Technical and Clinical Information
Lab Evidence of Possible Exposure to Zika Virus
Laboratory evidence of possible Zika virus infection for the US Zika Pregnancy Registry is defined as
- Recent Zika virus infection detected by Zika RNA nucleic acid test (NAT) (e.g., real-time reverse transcription polymerase chain reaction [rRT-PCR]):
- Zika virus RNA detected by NAT on any maternal or fetal/infant clinical specimen (e.g., serum, urine, whole blood, cerebrospinal fluid, amniotic fluid, cord blood, saliva, placenta, umbilical cord tissue, placental membranes, or fetal tissue)
- Recent Zika virus infection or recent flavivirus infection detected by serologic tests of maternal or infant serum or cerebrospinal fluid:
- Zika virus IgM positive or equivocal AND Zika virus plaque reduction neutralization test (PRNT) titer ≥10, (regardless of dengue virus PRNT value) OR
- Zika virus IgM positive AND Zika virus PRNT not performed in following state, tribal, local, or territorial health department protocol, OR
- Zika virus IgM negative AND dengue virus IgM positive or equivocal AND Zika virus PRNT titer ≥10 (regardless of dengue virus PRNT titer)
- These inclusion criteria are intentionally broad because of the known cross-reactivity in IgM testing and inability to distinguish between Zika and dengue virus through the use of PRNT.
- If maternal Zika virus IgM and dengue virus IgM are both negative, and maternal PRNT was performed per jurisdictional protocol with Zika virus PRNT titer ≥10, additional testing is needed to meet inclusion criteria. For example, if maternal testing is performed >12 weeks from possible Zika virus exposure and maternal IgM testing is negative with Zika virus PRNT titer ≥10, the mother-infant pair would be included if the infant had Zika virus IgM positive or equivocal, Zika virus RNA or antigen detected, or Zika virus cultured.
- Zika virus infection confirmed by other tests in any maternal or fetal/infant clinical specimen (e.g., serum, urine, whole blood, cerebrospinal fluid, amniotic fluid, cord blood, saliva, placenta, umbilical cord tissue, placental membranes, or fetal tissue)
- Culture of Zika virus
- Detection of Zika virus antigen
*Reviewed and updated on an ongoing basis
Exposure Time Periods
- Periconceptional exposure is defined as maternal Zika virus infection during the 8 weeks before conception (6 weeks before the first day of the last menstrual period).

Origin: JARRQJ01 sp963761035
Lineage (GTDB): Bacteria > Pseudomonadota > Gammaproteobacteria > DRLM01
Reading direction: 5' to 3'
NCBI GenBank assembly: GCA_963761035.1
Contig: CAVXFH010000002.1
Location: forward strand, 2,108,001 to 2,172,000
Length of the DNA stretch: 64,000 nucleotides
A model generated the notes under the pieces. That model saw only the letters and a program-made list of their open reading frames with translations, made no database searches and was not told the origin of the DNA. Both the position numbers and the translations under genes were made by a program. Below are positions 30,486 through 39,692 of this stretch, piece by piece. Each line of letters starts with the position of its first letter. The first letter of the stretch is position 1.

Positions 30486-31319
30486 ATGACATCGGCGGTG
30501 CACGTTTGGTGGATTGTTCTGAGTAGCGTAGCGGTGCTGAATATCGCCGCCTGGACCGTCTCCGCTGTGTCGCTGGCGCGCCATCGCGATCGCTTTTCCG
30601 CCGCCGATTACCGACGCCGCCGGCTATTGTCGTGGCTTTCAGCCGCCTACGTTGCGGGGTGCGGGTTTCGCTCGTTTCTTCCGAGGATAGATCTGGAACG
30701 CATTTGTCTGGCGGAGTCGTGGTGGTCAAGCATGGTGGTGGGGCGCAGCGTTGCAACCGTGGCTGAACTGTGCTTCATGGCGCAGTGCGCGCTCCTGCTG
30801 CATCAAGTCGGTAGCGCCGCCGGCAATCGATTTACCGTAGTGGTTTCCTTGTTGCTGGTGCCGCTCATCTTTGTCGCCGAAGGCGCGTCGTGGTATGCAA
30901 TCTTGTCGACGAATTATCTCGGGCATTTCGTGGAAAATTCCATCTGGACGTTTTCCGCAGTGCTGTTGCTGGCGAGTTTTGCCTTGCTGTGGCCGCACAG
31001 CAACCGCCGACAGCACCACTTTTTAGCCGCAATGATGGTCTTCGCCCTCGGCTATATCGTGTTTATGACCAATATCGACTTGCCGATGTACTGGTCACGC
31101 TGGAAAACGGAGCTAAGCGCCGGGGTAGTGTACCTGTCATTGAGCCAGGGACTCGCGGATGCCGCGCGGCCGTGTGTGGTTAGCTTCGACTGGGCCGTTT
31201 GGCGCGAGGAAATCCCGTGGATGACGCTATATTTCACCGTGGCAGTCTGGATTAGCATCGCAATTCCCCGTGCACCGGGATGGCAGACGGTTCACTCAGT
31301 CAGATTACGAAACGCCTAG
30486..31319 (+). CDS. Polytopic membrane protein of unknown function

- Prenatal exposure is defined as fetal exposure to a maternal Zika virus infection during pregnancy but before delivery.
- Perinatal exposure is defined as fetal exposure to maternal Zika virus infection at or around the time of delivery, when a woman is infected with Zika virus within approximately 2 weeks of delivery.
Gestational Age and Trimesters
- The estimated date of delivery (EDD) is a key metric for the US Zika Pregnancy Registry. For a given pregnancy, there should be one EDD established early in pregnancy, based either on the first day of the last menstrual period (LMP) or by ultrasound measurements. EDD estimates are generally determined early in pregnancy and may be confirmed by ultrasound. Ultrasounds early in pregnancy are more accurate to confirm EDD than those later in pregnancy. When questions arise about the most accurate EDD, CDC will work with the health department and if requested, the healthcare provider, to determine the most accurate EDD for the USZPR. It is important to include how EDD was established because this information assists in determining exposure timing and gestational age.
- The USZPR defines pregnancy trimesters using the American Congress of Obstetrics and Gynecology definitions:
- The first trimester begins at 2 weeks after the last menstrual period (2 weeks gestation) and extends for 13 weeks plus 6 days.
- The second trimester begins at 14 weeks gestation and extends until 27 weeks and 6 days.
- The third trimester begins at 28 weeks gestation and extends until delivery.
- Conventions for gestational notation are based on the 7-day week, e.g. gestational age of 25 plus 4 means 25 weeks and 4 days.
- Zika virus infection during pregnancy is a cause of microcephaly and other severe fetal brain defects.
- Microcephaly is diagnosed when an infant’s head is smaller than expected as compared to infants of the same age (or gestational age) and sex.
- Microcephaly can be determined by measuring head circumference (HC) after birth.
- Although head circumference measurements may be influenced by molding and other factors related to delivery, the measurements should be taken on the first day of life because commonly-used birth head circumference reference charts by age and sex are based on measurements taken before 24 hours of age. The most important factor is that the head circumference is carefully measured and documented. If measurement within the first 24 hours of life is not done, the head circumference should be measured as soon as possible after birth.
- To accurately measure HC use a measuring tape that cannot be stretched. Securely wrap the tape around the widest possible circumference of the head, which is usually one to two finger widths above the eyebrow on the forehead, and then across the most prominent part of the back of the head. This measurement should be repeated 3 times in a row, and the largest measurement to the nearest 0.1 centimeter should be selected.
- More information on microcephaly is available:
- Page last reviewed: January 12, 2017
- Page last updated: January 12, 2017
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